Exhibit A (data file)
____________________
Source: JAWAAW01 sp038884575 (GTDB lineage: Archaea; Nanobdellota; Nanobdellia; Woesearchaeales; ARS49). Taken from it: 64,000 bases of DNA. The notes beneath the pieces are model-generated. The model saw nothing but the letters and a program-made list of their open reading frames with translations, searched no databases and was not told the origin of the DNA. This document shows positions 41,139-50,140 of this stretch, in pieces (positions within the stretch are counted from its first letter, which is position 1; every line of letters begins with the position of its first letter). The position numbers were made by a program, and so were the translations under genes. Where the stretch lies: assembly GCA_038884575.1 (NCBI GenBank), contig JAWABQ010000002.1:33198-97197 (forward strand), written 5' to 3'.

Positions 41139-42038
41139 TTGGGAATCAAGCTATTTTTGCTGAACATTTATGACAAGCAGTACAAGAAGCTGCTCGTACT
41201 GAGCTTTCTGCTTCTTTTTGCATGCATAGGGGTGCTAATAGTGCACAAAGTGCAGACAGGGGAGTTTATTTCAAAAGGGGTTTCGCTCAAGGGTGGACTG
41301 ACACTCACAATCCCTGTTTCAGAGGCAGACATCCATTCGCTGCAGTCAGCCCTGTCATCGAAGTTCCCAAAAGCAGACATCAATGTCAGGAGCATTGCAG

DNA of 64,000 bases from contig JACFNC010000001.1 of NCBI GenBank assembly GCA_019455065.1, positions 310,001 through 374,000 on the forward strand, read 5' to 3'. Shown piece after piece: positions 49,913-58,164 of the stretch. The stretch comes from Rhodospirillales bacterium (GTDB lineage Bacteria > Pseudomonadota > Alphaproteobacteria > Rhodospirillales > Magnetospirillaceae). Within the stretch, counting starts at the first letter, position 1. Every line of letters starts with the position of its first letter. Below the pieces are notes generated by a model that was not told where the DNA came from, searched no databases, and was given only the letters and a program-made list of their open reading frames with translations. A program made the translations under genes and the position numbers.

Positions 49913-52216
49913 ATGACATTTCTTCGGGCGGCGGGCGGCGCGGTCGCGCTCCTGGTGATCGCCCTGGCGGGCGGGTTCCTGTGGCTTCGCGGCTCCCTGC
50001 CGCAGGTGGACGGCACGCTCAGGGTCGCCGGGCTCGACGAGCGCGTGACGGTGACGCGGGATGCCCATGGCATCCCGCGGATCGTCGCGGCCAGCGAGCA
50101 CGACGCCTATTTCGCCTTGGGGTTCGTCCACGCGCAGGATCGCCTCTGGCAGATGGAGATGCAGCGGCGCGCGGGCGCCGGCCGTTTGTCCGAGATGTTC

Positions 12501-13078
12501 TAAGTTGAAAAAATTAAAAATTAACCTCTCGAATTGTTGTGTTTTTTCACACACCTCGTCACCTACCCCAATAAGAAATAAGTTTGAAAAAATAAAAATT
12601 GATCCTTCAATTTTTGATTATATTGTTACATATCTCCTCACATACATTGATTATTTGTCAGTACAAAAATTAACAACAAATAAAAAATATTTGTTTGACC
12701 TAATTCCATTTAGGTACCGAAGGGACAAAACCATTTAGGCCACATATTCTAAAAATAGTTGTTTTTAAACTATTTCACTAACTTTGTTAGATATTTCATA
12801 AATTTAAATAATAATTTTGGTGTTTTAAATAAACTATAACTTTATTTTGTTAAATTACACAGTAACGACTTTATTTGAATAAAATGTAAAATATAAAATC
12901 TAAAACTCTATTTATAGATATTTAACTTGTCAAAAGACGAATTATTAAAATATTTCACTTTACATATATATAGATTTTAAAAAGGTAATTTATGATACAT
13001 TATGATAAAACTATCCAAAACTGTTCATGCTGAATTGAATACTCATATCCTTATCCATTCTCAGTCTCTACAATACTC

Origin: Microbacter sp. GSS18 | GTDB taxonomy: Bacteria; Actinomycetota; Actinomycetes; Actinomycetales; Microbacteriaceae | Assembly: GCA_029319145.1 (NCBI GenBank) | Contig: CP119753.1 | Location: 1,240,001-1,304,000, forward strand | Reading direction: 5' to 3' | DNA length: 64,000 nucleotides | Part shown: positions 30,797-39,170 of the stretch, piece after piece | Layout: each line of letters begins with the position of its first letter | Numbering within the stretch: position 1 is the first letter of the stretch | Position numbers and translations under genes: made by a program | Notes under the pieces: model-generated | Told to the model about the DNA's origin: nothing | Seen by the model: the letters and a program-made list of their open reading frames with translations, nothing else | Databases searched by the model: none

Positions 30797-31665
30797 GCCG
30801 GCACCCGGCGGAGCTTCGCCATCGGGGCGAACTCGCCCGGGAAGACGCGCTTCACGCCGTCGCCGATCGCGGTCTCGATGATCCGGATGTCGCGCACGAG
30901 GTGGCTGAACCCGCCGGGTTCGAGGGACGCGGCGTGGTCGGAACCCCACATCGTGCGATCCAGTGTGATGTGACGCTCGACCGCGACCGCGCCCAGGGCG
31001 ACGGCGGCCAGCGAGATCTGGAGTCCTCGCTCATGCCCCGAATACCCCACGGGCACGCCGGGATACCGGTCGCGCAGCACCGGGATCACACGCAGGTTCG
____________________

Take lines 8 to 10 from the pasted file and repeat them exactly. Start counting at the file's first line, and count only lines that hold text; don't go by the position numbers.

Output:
49913 ATGACATTTCTTCGGGCGGCGGGCGGCGCGGTCGCGCTCCTGGTGATCGCCCTGGCGGGCGGGTTCCTGTGGCTTCGCGGCTCCCTGC
50001 CGCAGGTGGACGGCACGCTCAGGGTCGCCGGGCTCGACGAGCGCGTGACGGTGACGCGGGATGCCCATGGCATCCCGCGGATCGTCGCGGCCAGCGAGCA
50101 CGACGCCTATTTCGCCTTGGGGTTCGTCCACGCGCAGGATCGCCTCTGGCAGATGGAGATGCAGCGGCGCGCGGGCGCCGGCCGTTTGTCCGAGATGTTC